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11-24-2015, 06:05 PM   #1
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Any way to remove fungus with no direct access to lens ?

I've got a Vivitar series 1 (Kiron) 70-210mm with a perfect smooth zoom pump & focus ring, clear front lens, clear rear block but lots of fungus on the middle optical bloc, just between front lenses and diaphragm. This makes this lens almost unusable for sun-facing shots, even with a hood. It's easy to remove the front lens, but I've not yet been able to unscrew the middle block rings, even using acetone to remove lock-it glue or taping on it, it's realy sticked, so I can't access the lens where fungus are. Dismounting by the rear seems quite hard too, the rear block is easy to remove but cannot go further atm. Is there any way to suppress fungus with UV or any other E/M waves ? I had it for a low price but wasted if I can't remove these fungus. Thanks for any dismounting advice or any tips on other ways to suppress these fungus.

11-24-2015, 06:13 PM   #2
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The rings may respond to heat from a heat gun or hair dryer. I've had better luck with heat than anything else. Good luck.
11-24-2015, 06:22 PM   #3
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QuoteOriginally posted by bygp Quote
Is there any way to suppress fungus with UV or any other E/M waves ?
Your fungus is dead already, what you see remaining is just the filaments. No way to remove those without access and cleaning.

UV or heat can kill fungus, if it was still alive, but lens fungus is almost always dead, it generally lives a very short time, hours or days until it runs out of nutrients or moisture. If it was not dead, and still growing, it would soon fill the entire lens and be growing out all of the access ports. But of course that never happens because there is no food in the lens to sustain that amount of growth.
11-24-2015, 06:32 PM - 3 Likes   #4
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QuoteOriginally posted by bygp Quote
Is there any way to suppress fungus with UV
A 1Kw 355nm optically pumped nitrogen UV laser should do the trick. It also might decompose the optical cement and cause it to ignite, which should make for a fun evening.

QuoteOriginally posted by Elroy Jetson Quote
The rings may respond to heat from a heat gun or hair dryer.
There is also a chance of the adhesive between the lenses will also respond by separating.


Last edited by Digitalis; 11-25-2015 at 12:24 AM.
11-24-2015, 06:43 PM   #5
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Send a pm to DCShooter he may have some ideas.
11-24-2015, 07:08 PM - 1 Like   #6
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Here are the repair manual and notes: Page 40

MEK tends to work better than Acetone on Kiron/Vivitar threadlocker.

Clean the affected elements with plain warm soapy water, rinse in distilled water, and clean any remaining residue with a Kimwipe or clean microfiber.
11-24-2015, 07:22 PM   #7
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QuoteOriginally posted by dcshooter Quote
Here are the repair manual and notes: Page 40

MEK tends to work better than Acetone on Kiron/Vivitar threadlocker.

Clean the affected elements with plain warm soapy water, rinse in distilled water, and clean any remaining residue with a Kimwipe or clean microfiber.
Yes but I can't find MEK where I live. I just sent a message to the seller to tell him I was upset because nothing was mentionned in his item description, asked for a refund, I had it for a low price, I now know why, but 25 euro is still money and if he don't refund me I'll find a way to ruin his e-bay rating ! Hate these types of e-bayers, just stealers. He knew very well this internal lens was full of fungus and did not mention it. I won't go further in trying to fix this lens, time is money too.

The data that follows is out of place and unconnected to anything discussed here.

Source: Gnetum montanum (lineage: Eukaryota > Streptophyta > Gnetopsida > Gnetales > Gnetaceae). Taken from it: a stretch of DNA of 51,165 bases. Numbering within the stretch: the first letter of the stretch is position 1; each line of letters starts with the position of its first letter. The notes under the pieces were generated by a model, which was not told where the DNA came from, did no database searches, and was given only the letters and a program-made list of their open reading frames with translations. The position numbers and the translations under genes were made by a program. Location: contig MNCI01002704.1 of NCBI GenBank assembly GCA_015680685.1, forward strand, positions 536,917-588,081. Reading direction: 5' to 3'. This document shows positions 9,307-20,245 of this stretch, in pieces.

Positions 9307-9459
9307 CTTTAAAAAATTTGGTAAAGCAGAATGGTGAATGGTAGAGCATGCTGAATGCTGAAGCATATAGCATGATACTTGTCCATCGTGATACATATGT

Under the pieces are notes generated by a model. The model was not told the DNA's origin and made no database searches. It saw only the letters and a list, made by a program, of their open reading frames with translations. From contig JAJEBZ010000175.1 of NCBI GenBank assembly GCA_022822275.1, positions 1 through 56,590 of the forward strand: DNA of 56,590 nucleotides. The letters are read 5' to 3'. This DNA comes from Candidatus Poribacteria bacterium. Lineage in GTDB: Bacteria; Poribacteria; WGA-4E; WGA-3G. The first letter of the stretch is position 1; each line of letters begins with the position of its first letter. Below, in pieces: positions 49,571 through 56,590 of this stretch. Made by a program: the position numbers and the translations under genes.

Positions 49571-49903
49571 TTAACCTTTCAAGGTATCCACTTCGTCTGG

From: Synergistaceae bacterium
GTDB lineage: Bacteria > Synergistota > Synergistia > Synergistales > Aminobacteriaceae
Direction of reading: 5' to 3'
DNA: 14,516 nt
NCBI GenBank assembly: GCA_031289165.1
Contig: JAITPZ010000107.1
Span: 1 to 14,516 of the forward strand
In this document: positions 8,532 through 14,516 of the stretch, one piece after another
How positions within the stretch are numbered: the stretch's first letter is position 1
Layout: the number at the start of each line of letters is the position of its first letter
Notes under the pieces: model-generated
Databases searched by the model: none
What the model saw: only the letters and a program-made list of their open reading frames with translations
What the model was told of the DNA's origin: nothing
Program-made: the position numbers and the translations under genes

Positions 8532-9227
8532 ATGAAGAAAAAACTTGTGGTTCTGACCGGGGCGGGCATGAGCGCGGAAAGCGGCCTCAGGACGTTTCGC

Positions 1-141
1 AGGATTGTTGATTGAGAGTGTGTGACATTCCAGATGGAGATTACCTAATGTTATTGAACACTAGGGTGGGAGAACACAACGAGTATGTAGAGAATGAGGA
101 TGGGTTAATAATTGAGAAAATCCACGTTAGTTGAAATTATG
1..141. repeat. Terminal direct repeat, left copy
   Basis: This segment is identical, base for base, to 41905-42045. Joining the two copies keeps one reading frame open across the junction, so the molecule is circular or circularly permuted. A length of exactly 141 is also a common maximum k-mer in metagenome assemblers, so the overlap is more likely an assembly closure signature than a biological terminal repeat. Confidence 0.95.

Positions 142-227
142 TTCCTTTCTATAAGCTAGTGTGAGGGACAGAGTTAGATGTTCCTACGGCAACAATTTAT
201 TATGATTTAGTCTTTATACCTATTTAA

11-24-2015, 07:51 PM   #8
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@jatrax
A couple of months ago I would have written the same as you just did, and I passed the same suggestions to others. But meanwhile I found some information which makes me wonder whether I was wrong:
I was baffled to read that far-UV (high frequency) kills fungi and its spores, but blue light and near-UV can reactivate spores which seem to be dead. And once a zoom lens gets use again, the zooming effect will transport a lot of organic material together with the air inside the lens.
The effectivity of UV light seems to depend strongly on frequency.

You can have a look at Microbiological Research, Vol.151,Iss.1 from 1996.
There is an excerpt on the net
https://www.sciencedirect.com/science/article/pii/S0944501396800504

But, of course, this is not about the kind of fungi you will find in coated lens arrangements. I don't know whether scientific research about these exists. The industry may have looked into the problem, but if they found means to long-term prevent fungi in lenses, they may have classified it.

I think the best tool would be a sunray lamp of the sixties, but these are probably not available anymore. The high frequencies ("far-UV") which are most effective against fungi are the same which cause skin cancer. And there still is no guarantee the DNS of all fungi spores is broken in a way it can never re-arrange. Fungi which seem to be dead just by starving should have produced enough spores to start a new life once they get food (and moisture) again. Fungi spores can survive for centuries, and then start building a new colony.

11-24-2015, 08:32 PM   #9
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QuoteOriginally posted by bygp Quote
Yes but I can't find MEK where I live. I just sent a message to the seller to tell him I was upset because nothing was mentionned in his item description, asked for a refund, I had it for a low price, I now know why, but 25 euro is still money and if he don't refund me I'll find a way to ruin his e-bay rating ! Hate these types of e-bayers, just stealers. He knew very well this internal lens was full of fungus and did not mention it. I won't go further in trying to fix this lens, time is money too.
Don't put up with it. Open an Ebay dispute. I did that vs. a seller that claimed to be selling an 8 element takumar - it arrived - it wasn't. I had to argue over and over and finally I gave up and opened a dispute. It took about a week - I provided evidence of the lack of correct description and they sided with me. I sent the lens back postage paid (by ebay policy the seller is charged for that) and I was refunded my money in full.
11-24-2015, 08:50 PM   #10
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The OP seems to be from France, and eBay may handle this different depending on countries.
In Germany, no problem if payed with PayPal, or the offer was marked with "eBay guarantee" (which seems to depend on the status the seller has with eBay).